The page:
Monday 20 February 2017

Books: A killer page-turner from debut novelist

Fiction: The Last Four Days of Paddy Buckley, Jeremy Massey, Riverhead Books, pbk, 304 pages, €17.40

John Boland

Published 09/08/2015 | 02:30

Death becomes him: Author Jeremy Massey used to be an undertaker
Death becomes him: Author Jeremy Massey used to be an undertaker
The last Four Days of Paddy Buckley

A mere 20 pages into Jeremy Massey's debut novel, I was convinced that the author was winding me up.

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Narrator Paddy Buckley, an undertaker with a respected Dublin firm, has just arrived at a trendy Pembroke Lane house to discuss funeral arrangements with 60-year-old Lucy, whose husband has passed away. Within minutes, Paddy and Lucy are having intense sex in her marital bed, whereupon Lucy has a shuddering orgasm and promptly expires.

Within five more pages, Paddy has reclothed her so that it will look as if she's just collapsed on the bedroom floor and is breaking the sad news to her daughter, Brigid, who now has the funeral of two parents to arrange.

To complicate matters, there's an immediate sexual vibe between herself and Paddy.

To be fair to Paddy, he has warned us in a preface that the events of his last four days would prove to be "so outlandish, so surreal" that they could only end in his death - but outlandish hardly covers what happens next.

Later that same day Paddy accidentally runs over and kills the brother of Dublin's most notorious criminal boss, Vincent Cullen, "whose very name instilled fear throughout the city".

It certainly instils fear in Paddy, who promptly flees the scene. But his troubles are only beginning because the next morning he's told to arrange the funeral of the man he's just killed and is thus obliged to meet up with the terrifying and deeply suspicious brother.

Who'd be an undertaker? As it happens, the 45-year-old author, who now lives in Australia, was just that, having spent five years of his younger Dublin life in the family business, where he got the idea for the hit-and-run plot strand, first developing it as a screenplay before finally fashioning it into a novel.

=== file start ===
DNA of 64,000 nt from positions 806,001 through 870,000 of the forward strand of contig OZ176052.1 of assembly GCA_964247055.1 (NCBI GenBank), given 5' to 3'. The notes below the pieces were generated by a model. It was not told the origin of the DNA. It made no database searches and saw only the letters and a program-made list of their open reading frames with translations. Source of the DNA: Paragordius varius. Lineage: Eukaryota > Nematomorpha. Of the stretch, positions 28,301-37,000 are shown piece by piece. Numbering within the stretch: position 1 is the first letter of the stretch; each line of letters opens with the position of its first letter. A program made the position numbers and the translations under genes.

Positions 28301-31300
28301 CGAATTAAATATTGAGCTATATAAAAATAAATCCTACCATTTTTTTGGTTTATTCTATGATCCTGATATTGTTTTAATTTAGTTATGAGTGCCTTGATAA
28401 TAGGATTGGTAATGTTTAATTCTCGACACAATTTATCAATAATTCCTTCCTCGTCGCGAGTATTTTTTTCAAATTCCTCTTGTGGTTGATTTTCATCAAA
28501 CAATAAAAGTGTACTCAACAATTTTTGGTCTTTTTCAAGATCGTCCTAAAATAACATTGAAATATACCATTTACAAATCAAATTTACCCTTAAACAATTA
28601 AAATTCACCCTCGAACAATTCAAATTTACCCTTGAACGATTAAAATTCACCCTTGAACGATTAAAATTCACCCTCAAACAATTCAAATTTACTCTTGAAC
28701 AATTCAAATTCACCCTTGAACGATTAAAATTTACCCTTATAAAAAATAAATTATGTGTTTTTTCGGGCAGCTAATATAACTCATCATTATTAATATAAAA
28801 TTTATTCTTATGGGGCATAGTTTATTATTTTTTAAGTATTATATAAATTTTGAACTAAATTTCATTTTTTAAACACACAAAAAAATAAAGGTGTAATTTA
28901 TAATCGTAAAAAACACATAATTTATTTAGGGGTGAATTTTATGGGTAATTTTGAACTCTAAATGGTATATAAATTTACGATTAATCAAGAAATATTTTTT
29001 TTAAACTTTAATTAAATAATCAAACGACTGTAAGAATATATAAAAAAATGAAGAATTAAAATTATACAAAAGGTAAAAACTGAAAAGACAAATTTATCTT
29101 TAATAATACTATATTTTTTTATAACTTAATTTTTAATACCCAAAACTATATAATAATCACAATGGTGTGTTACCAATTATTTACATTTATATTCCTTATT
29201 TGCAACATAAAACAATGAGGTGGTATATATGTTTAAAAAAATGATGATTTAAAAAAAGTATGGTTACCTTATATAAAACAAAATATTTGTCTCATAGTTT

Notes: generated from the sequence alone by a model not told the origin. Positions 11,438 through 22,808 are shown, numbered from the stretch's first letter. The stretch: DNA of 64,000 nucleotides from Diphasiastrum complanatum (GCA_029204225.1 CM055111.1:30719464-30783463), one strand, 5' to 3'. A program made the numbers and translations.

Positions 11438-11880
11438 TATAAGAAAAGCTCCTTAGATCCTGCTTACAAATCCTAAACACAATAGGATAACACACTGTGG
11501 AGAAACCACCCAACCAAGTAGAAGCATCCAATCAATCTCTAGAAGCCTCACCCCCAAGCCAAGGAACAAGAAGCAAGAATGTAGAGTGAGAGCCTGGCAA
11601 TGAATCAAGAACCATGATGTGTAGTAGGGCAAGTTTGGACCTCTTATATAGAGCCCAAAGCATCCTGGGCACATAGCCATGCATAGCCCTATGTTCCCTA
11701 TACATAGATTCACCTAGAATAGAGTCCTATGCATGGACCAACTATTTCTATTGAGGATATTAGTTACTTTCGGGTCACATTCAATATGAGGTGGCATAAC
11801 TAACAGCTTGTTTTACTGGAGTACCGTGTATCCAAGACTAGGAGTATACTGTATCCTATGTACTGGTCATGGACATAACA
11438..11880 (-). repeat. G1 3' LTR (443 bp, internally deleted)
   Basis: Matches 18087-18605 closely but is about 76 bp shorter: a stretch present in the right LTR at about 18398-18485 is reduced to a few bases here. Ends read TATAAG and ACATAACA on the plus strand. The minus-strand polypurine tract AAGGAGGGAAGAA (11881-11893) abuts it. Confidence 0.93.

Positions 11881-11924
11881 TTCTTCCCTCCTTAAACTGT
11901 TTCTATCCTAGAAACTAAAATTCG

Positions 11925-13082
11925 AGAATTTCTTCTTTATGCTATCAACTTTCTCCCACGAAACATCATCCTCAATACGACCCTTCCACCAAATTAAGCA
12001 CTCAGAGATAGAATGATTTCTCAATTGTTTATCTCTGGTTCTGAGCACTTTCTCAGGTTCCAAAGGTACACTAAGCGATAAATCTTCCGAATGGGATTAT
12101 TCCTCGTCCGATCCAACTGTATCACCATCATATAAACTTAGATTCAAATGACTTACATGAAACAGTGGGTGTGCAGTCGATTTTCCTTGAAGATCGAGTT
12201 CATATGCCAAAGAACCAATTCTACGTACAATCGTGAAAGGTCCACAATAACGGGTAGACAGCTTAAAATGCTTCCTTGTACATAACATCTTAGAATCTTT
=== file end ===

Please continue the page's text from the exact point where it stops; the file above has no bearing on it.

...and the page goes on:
As a novelist, though, he's helplessly prone both to clichés (Lucy is not just "utterly feminine" but also "luscious and ripe and utterly gorgeous") and to usages that border on the farcically inappropriate - reflecting that not only was his DNA "lining Lucy's birth canal" but that the funeral arrangements being made with Brigid are merely because "your prick killed her mother".

So is the book a complete crock? Well, no, because it's actually insanely readable, indeed the ultimate page-turner where you can't wait to find out how the likeable Paddy could possibly evade being rumbled and murdered by the vengeful Vincent and his psychopathic underlings.

That's a tribute to the author's grasp of narrative and pacing, though he cheats somewhat in occasionally relating the story from the point of view of other characters.

He has defended this in interview by insisting that parts of the action which "needed to be in there" couldn't be told in the first person, though a more experienced novelist would have found a way of solving that problem while keeping Paddy as narrator.

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